Feeling Invisible to Your Kids?

Feeling Invisible to Your Kids?

Feeling Invisible to Your Kids?

Are you feeling invisible to your kids? Try keeping quiet.

Parents of small children often feel like invisible spirits. After spending a day cajoling, reasoning, arguing, threatening and even screaming in an attempt to get their kids to behave, many moms and dads feel like they—the parents—almost don't exist.

According to clinical psychologist Dr. Thomas W. Phelan, all that talking is precisely the problem. "If you feel like you're invisible," he says, "you're probably way too audible."

Phelan, author of 1-2-3 Magic: Effective Discipline for Children 2-12, has discovered that when it comes to discipline, silence often speaks louder than words. "Many parents complicate the job of discipline by setting for themselves two goals instead of just one. Their first goal is to get the kids to do what they're supposed to do, which is fine. But when kids don't respond right away, many parents add a second goal: getting the youngsters to accept, agree with or even like the rational principles behind the discipline. So Mom and Dad start reasoning, lecturing and explaining."

All this extra talking accomplishes three things—all of them bad. "First, it distracts the child from his immediate task—shaping up and behaving," says Phelan. "Second, the extra talk also aggravates the child, so that now the parent is in the difficult position of trying to get a distracted and angry youngster to cooperate." "And finally," says Phelan, "additional explanations give the message to children that they really don't ever have to behave unless their parent can give them four or five good reasons why they should."

According to Dr. Phelan, one explanation is fine. But the mistake many parents make is trying to reason with their kids as if the kids were "little adults," and too often adult logic does not impress or motivate young children. "Once you say 'No' to an obnoxious behavior, you should save your breath," the author says. "Further pleading will irritate both of you more; it will also give the child a chance to continue the battle—and the behavior."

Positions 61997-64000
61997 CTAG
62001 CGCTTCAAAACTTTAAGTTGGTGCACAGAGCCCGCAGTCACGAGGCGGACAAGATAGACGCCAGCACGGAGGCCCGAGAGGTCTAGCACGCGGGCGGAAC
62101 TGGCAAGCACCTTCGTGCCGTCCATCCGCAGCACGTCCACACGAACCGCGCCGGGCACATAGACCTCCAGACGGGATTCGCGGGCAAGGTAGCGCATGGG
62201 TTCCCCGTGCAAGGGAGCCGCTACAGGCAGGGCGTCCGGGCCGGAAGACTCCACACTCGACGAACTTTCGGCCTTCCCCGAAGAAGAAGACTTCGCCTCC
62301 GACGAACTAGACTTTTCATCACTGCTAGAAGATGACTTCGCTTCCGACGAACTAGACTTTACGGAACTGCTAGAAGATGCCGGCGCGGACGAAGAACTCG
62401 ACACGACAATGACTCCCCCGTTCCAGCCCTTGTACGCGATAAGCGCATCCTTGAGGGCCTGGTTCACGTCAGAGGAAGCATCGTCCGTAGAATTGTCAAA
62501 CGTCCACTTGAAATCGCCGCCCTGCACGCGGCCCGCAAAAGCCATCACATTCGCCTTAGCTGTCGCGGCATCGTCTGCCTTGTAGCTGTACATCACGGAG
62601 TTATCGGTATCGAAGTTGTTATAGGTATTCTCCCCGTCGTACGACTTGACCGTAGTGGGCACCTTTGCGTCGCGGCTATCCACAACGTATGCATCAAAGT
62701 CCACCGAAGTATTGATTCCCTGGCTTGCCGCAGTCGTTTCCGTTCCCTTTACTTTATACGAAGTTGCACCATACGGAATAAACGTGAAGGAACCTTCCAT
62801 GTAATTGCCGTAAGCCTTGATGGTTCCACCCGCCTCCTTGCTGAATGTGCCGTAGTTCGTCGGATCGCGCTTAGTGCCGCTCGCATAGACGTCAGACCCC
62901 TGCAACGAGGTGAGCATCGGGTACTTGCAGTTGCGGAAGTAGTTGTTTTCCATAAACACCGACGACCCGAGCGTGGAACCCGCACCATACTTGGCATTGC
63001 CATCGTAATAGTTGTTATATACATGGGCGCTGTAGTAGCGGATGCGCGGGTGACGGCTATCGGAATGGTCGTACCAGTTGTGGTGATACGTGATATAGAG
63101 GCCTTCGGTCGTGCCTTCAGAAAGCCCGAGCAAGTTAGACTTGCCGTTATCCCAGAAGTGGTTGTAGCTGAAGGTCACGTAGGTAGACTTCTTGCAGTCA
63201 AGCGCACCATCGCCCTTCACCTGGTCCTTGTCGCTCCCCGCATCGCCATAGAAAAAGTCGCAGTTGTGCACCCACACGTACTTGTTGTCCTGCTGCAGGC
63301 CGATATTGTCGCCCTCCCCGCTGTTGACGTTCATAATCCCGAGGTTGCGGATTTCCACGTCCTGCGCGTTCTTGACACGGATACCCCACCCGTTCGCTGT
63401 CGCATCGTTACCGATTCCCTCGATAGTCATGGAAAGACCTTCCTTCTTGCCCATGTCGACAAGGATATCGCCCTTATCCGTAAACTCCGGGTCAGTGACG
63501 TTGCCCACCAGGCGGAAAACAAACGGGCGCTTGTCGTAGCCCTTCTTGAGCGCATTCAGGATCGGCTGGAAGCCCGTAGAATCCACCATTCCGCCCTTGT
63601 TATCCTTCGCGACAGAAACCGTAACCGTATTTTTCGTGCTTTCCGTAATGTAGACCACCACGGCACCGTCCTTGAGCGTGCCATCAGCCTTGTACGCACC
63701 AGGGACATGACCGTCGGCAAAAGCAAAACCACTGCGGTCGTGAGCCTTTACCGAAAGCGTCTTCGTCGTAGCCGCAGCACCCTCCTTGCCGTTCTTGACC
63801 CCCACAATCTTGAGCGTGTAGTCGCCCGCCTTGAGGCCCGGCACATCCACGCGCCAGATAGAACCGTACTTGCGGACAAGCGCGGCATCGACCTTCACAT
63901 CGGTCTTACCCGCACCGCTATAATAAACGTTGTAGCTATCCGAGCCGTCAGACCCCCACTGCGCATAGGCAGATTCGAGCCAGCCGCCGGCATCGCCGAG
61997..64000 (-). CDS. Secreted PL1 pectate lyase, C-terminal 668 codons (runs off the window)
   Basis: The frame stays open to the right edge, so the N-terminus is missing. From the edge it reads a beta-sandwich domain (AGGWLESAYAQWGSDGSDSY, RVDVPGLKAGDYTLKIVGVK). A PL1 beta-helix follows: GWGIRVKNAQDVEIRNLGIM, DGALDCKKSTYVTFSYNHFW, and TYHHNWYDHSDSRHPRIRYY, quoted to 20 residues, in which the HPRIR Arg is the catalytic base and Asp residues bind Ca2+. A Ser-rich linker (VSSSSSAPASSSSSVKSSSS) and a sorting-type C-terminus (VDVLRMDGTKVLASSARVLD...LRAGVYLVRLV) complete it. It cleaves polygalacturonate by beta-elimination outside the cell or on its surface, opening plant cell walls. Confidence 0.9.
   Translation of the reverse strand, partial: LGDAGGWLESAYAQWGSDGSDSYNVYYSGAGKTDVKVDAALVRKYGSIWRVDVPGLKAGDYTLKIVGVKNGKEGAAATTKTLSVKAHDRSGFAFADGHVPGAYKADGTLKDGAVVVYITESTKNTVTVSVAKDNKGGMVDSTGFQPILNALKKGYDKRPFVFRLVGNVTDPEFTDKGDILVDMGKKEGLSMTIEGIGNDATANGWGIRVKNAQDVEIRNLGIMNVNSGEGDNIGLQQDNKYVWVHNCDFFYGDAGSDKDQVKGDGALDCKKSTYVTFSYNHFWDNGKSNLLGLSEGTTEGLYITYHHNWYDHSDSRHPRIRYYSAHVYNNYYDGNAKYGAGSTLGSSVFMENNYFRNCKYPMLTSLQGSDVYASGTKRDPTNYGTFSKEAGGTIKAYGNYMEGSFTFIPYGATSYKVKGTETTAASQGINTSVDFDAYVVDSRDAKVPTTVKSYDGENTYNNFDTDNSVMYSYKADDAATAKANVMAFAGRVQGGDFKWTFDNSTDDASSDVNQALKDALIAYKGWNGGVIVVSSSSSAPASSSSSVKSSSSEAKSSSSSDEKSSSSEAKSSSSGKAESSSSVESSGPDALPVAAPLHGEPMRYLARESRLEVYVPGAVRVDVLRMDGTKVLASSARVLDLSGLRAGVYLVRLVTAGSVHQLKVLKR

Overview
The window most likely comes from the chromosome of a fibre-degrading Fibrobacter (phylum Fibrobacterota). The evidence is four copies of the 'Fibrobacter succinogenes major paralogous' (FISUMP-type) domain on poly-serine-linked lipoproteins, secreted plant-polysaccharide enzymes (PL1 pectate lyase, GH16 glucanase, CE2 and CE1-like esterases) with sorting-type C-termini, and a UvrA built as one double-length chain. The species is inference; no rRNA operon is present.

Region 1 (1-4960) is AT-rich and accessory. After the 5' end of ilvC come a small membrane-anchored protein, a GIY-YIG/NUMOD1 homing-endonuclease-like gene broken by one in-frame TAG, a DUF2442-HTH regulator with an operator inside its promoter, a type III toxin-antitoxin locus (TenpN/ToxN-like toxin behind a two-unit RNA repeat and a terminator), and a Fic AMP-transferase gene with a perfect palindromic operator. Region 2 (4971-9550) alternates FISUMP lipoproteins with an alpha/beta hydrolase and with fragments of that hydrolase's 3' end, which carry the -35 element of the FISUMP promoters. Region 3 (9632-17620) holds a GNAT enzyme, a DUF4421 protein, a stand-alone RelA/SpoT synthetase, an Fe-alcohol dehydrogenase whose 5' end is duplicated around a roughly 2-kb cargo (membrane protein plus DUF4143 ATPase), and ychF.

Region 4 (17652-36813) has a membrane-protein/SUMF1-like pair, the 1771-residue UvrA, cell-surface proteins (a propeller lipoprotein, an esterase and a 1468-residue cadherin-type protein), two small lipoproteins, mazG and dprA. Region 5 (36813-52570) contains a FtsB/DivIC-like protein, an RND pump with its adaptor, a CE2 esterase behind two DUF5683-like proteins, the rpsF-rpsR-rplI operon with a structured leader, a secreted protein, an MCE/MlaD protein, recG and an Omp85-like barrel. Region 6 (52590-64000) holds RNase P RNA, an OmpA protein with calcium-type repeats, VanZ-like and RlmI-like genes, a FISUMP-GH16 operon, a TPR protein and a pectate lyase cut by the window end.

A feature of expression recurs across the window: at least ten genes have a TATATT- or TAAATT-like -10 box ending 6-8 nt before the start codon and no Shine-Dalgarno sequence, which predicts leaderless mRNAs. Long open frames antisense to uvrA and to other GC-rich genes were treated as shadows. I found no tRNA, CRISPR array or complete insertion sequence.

Both kids and parents have to learn a better way. Through his books, videos and audios, Dr. Phelan has been helping parents to manage their children—gently but firmly—for over 35 years. 1-2-3 Magic, his most popular program, is equally effective in getting kids to start doing the things they're supposed to do, such as homework, eating and going to bed, as well as in getting the kids to stop their arguing, whining, teasing and fighting.

"When parents first hear me describe our 'No-Talk, No-Emotion Rules' and counting procedure, they are usually skeptical," says Phelan. "But when they start doing it—and doing it right—they have an 'Aha!' experience." It may not really be magic, but Dr. Phelan's approach may be just the tonic you need to make you feel "visible" to your kids again.

March 16, 2016
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